- Syria concerns continue to recede
- S&P at highest level since August 13th
- Apple disappoints with latest iPhone models
Dow Jones: 0.89%
S&P 500: 0.31%
Both the Dow Jones and S&P 500
rose again on Wednesday as concerns over Syria continued to eased, though the Nasdaq was pushed into the red as analysts failed to show excitement over two new iPhones from tech giant Apple.
This was the seventh consecutive winning session for the S&P 500, sending the index to its highest level since August 13th, while the Dow Jones registered its third straight day of triple-digit gains.
Fears over an impending US strike on Syria eased on Tuesday after it accepted a Russian proposal to hand over all chemical weapons to international control in an attempt to avoid US military action.
In a nationally televised speech on Tuesday night, US President Barack Obama asked Congress to delay a vote on military action against Bashar al-Assad's regime in light of recent diplomatic developments. He said that the Russian initiative "has the potential to remove the threat of chemical weapons without the use of force".
Russian President Vladimir Putin on Wednesday called on the US not to intervene in Syria, especially if action is not approved by the United Nations first.
In a commentary in The New York Times, he said: "The potential strike by the United States against Syria, despite strong opposition from many countries and major political and religious leaders, including the pope, will result in more innocent victims and escalation."
Apple slumps as iPhone launch underwhelms
Apple, the biggest company on Wall Street by market capitalisation, didn't have the sort of effect it was hoping for with the launch of two new smartphones: its share price sharply as analysts expressed their disappointment with the latest gadgets - the iPhone 5S and iPhone 5C.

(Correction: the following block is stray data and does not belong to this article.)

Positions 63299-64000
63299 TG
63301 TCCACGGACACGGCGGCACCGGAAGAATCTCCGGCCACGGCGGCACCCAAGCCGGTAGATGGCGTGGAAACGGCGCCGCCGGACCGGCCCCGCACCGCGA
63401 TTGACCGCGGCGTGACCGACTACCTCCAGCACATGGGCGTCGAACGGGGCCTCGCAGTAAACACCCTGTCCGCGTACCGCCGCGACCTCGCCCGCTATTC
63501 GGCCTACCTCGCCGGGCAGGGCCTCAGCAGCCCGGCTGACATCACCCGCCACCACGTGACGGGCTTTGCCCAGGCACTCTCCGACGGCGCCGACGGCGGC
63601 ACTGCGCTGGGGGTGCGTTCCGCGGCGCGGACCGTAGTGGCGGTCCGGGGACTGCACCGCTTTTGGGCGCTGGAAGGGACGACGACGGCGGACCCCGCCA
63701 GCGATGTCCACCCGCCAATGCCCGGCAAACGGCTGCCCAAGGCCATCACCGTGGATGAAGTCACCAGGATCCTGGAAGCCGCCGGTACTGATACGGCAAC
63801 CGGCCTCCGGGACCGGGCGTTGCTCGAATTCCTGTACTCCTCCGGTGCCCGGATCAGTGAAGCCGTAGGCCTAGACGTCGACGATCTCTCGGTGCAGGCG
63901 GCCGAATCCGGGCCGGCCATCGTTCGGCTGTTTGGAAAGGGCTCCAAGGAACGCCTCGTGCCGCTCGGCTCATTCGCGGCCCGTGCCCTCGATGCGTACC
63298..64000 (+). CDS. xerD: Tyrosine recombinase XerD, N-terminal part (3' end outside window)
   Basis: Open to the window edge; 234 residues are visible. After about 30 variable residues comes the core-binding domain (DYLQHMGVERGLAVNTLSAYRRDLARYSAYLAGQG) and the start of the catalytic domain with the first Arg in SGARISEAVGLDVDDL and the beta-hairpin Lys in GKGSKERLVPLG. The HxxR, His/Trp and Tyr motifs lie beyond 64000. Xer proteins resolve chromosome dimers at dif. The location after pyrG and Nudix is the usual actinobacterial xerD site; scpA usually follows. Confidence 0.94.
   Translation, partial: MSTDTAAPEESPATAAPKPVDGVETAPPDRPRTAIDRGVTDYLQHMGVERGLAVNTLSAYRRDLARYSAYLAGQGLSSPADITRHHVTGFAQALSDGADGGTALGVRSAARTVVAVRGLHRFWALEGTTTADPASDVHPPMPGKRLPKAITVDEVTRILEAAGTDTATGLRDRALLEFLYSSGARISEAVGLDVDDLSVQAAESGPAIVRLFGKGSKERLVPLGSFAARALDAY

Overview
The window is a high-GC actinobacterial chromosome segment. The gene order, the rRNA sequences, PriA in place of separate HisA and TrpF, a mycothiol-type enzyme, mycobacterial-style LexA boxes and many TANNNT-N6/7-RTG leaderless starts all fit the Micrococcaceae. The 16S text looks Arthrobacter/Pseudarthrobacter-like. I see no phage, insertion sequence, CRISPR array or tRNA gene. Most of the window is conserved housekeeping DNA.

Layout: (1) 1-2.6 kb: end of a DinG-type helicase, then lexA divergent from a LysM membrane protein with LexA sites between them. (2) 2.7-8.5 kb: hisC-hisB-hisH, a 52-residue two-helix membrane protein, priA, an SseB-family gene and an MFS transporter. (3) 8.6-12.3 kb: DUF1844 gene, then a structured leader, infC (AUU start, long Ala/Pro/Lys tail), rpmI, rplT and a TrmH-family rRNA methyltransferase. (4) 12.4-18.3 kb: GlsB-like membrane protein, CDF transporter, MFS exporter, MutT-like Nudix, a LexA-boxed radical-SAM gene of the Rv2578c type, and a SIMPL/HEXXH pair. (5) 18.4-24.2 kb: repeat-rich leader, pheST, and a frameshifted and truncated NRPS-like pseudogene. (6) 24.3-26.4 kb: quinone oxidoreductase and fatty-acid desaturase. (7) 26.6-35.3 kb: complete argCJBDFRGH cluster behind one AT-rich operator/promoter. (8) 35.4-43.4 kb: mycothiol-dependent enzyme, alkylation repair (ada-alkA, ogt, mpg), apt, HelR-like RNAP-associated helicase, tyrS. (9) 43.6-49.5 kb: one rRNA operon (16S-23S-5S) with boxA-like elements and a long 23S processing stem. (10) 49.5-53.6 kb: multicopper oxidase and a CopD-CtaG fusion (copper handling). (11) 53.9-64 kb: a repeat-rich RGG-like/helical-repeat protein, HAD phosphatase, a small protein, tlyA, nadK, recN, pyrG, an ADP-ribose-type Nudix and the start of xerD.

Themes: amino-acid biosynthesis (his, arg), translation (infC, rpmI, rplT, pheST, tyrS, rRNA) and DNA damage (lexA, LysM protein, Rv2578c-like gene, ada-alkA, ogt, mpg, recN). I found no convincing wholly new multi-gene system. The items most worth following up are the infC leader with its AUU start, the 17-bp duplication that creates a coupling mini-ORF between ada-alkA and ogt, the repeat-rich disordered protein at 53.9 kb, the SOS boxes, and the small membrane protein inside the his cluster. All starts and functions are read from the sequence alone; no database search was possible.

The 5S is an upgraded version of the iPhone 5 which features a faster chip, better camera and fingerprint scanner; while the 5C is a cheaper, more colourful, plastic version of the smartphone aimed at the emerging markets.
However, investments banks UBS, Credit Suisse and Bank of America Merrill Lynch (BofA) all downgraded their ratings for the stock. All three brokers were dissatisfied with Apple's pricing strategy given that the cost difference between the supposedly high- and lower-end versions is not substantial.
Verizon was slightly higher as the US telephone carrier began selling up to $49bn of bonds to help fund its buy-out of Verizon Wireless from joint venture partner Vodafone. The sale marks the largest corporate debt sale in history and is more than twice the size of Apple's unprecedented $17bn issue in April. Demand is said to have been positive so far.
IBM rose strongly after selling its customer care unit to Synnex for $505m.
Marriott International gained as China's richest man Wang Jianlin said he has hired two investment banks to buy hotel-management companies.
Weak third-tier economic figures
A report on wholesale inventories from the Commerce Department showed stockpiles at distributors rose less than forecast. US wholesale inventories grew by 0.1% month-on-month (Consensus: 0.3%).
The Mortgage Bankers' Association revealed a 13.5% drop in mortgage applications for the week ending September 6th, a five-week low. The data pointed to signs that rising mortgage rates are having a material impact on the housing market.